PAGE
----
The PSOE is a "federal" party. The PSC is the Catalan party. You can see it as the PSOE's brand in Catalonia, or you can see it as analogous to the CDU/CSU.

En un viejo país ineficiente, algo así como España entre dos guerras civiles, poseer una casa y poca hacienda y memoria ninguna. -- Gil de Biedma
by Migeru (migeru at eurotrib dot com) on Thu Sep 17th, 2009 at 04:43:36 AM EST
[ Parent ]
Colman:
charities aren't taking a cut because of NAMA, they're taking a cut because that's how the government wants to run things
TBG's 9/11 analogy is apt.

En un viejo país ineficiente, algo así como España entre dos guerras civiles, poseer una casa y poca hacienda y memoria ninguna. -- Gil de Biedma
by Migeru (migeru at eurotrib dot com) on Thu Sep 17th, 2009 at 04:33:09 AM EST
[ Parent ]
It is simply a matter of priorities, and my point was that the marginalised don't even rate miniscule amounts of cash when compared to the banks and their investors.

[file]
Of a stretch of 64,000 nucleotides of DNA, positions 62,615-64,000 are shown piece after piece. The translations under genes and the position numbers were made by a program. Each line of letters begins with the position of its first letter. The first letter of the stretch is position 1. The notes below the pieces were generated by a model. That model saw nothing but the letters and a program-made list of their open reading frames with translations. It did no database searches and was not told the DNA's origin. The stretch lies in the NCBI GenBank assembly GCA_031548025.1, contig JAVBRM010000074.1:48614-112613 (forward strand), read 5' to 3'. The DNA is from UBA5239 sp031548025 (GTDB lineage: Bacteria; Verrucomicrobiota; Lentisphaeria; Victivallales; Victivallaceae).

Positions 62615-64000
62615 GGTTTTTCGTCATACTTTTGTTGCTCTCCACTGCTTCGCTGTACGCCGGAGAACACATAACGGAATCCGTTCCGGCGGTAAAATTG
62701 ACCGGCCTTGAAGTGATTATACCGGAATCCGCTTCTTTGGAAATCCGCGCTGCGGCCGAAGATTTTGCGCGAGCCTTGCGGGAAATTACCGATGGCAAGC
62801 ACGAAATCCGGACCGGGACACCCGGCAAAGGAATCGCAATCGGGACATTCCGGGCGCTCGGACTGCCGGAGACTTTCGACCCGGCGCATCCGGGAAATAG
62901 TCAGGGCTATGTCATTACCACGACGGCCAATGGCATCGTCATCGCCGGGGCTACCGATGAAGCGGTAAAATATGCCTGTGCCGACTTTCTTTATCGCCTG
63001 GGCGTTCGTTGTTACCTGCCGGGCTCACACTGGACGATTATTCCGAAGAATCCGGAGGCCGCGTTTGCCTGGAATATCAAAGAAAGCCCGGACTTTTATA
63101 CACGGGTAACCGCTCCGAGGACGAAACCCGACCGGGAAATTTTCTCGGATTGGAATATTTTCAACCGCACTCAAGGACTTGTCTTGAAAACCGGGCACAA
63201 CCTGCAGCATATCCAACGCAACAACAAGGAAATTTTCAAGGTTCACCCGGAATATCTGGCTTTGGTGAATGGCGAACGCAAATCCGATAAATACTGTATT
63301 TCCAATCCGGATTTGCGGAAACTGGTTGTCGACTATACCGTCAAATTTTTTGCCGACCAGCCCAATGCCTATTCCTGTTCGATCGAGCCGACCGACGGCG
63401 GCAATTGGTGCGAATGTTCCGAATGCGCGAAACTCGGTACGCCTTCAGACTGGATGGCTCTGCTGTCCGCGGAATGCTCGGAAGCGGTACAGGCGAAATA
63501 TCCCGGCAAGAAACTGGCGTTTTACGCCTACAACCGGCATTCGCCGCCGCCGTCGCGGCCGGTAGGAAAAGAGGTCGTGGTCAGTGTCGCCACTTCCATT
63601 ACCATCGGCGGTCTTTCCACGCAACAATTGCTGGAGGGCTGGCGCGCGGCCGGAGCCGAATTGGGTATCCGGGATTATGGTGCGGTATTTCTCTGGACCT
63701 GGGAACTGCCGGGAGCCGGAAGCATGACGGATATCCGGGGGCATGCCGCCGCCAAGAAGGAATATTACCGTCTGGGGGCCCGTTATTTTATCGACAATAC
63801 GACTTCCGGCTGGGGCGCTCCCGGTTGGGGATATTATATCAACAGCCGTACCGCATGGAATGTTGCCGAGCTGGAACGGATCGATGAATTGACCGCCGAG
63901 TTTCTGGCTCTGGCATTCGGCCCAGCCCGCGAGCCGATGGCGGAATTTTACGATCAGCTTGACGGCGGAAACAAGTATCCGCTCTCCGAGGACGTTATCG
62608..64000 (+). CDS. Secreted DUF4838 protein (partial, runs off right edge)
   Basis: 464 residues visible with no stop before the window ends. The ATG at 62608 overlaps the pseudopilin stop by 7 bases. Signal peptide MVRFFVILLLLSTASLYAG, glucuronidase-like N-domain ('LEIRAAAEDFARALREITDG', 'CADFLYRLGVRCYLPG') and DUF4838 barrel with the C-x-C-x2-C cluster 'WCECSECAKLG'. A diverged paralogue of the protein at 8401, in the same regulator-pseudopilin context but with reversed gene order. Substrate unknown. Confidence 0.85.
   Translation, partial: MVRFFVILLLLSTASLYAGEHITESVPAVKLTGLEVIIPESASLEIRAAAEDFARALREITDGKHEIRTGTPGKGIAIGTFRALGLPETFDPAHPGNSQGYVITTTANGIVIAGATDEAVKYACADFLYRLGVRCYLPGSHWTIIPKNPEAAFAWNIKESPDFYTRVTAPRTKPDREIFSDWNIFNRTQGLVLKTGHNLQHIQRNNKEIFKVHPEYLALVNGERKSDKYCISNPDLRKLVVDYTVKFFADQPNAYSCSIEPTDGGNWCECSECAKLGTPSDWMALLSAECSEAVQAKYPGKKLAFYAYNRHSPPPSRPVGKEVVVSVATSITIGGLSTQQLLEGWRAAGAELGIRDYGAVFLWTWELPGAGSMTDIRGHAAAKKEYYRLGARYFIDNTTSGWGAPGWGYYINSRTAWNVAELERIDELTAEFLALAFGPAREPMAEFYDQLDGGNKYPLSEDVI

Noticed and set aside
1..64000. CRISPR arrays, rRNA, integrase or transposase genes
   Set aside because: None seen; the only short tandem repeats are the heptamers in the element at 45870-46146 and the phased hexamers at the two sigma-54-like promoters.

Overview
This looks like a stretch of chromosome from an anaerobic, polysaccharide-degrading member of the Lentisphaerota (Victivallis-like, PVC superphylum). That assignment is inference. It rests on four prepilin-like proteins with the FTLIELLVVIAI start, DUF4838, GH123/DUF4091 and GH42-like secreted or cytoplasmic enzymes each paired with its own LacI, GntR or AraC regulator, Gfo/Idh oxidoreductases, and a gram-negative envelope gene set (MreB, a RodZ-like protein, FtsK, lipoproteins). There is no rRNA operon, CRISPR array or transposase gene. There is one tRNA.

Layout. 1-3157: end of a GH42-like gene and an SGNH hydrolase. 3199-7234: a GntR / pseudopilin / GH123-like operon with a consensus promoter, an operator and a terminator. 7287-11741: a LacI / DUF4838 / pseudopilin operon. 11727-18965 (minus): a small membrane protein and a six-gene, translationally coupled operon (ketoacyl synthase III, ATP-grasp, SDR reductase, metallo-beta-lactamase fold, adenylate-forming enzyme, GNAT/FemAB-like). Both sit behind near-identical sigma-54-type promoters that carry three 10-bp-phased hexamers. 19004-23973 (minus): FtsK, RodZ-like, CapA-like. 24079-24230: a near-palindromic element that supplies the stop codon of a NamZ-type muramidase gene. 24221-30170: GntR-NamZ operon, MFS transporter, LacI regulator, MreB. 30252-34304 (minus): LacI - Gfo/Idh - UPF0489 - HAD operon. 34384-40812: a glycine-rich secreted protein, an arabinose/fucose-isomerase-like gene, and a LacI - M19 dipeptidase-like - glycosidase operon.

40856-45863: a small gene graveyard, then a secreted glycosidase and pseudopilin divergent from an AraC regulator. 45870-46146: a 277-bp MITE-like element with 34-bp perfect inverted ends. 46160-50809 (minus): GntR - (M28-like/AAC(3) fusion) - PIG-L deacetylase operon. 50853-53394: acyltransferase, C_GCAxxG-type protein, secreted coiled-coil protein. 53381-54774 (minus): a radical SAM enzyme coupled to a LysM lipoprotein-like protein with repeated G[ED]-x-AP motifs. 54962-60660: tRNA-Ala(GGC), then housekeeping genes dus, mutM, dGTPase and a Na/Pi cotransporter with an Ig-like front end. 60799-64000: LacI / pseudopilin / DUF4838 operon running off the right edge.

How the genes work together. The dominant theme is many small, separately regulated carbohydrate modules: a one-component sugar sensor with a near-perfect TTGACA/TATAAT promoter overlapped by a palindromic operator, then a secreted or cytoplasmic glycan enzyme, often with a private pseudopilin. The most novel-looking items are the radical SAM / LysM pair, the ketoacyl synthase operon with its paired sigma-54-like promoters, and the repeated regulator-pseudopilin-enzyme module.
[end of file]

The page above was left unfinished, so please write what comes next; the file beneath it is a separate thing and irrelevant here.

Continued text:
notes from no w here
by Frank Schnittger (mail Frankschnittger at hot male dotty communists) on Thu Sep 17th, 2009 at 04:43:00 AM EST
[ Parent ]
No, but that's because, at this stage, the government (and all serious opinion) truly believe that bailing out the banks is essential for even the marginalised. The government is entirely bought into the Dublin consensus and "free-market" fictions. I mean, these are guys who lived through previous Irish recessions and think the banks are going to lend to "creditworthy" people during one. The Irish banks have long been famous for only wanting to lend money to people who didn't need it. There are no creditworthy businesses during a recession this deep, especially when the government is intent on deepening it by taking money out of the pockets of people who will spend it in order to put it in the pockets of people who are going to use it to pay down debt, much of it foreign.

Crazy, and most of the opposition is too close to that position for a new government to make much difference. It would be slightly better, because at least they'd be free from continuing precise policies, but it wouldn't be much better.

by Colman (colman at eurotrib.com) on Thu Sep 17th, 2009 at 05:00:49 AM EST
[ Parent ]
When was "intervention by the regulator and receivership" replaced with "bailout" in the policy toolkit? When did the Central Bankers and Finance ministers go insane?

En un viejo país ineficiente, algo así como España entre dos guerras civiles, poseer una casa y poca hacienda y memoria ninguna. -- Gil de Biedma
by Migeru (migeru at eurotrib dot com) on Thu Sep 17th, 2009 at 05:07:08 AM EST
[ Parent ]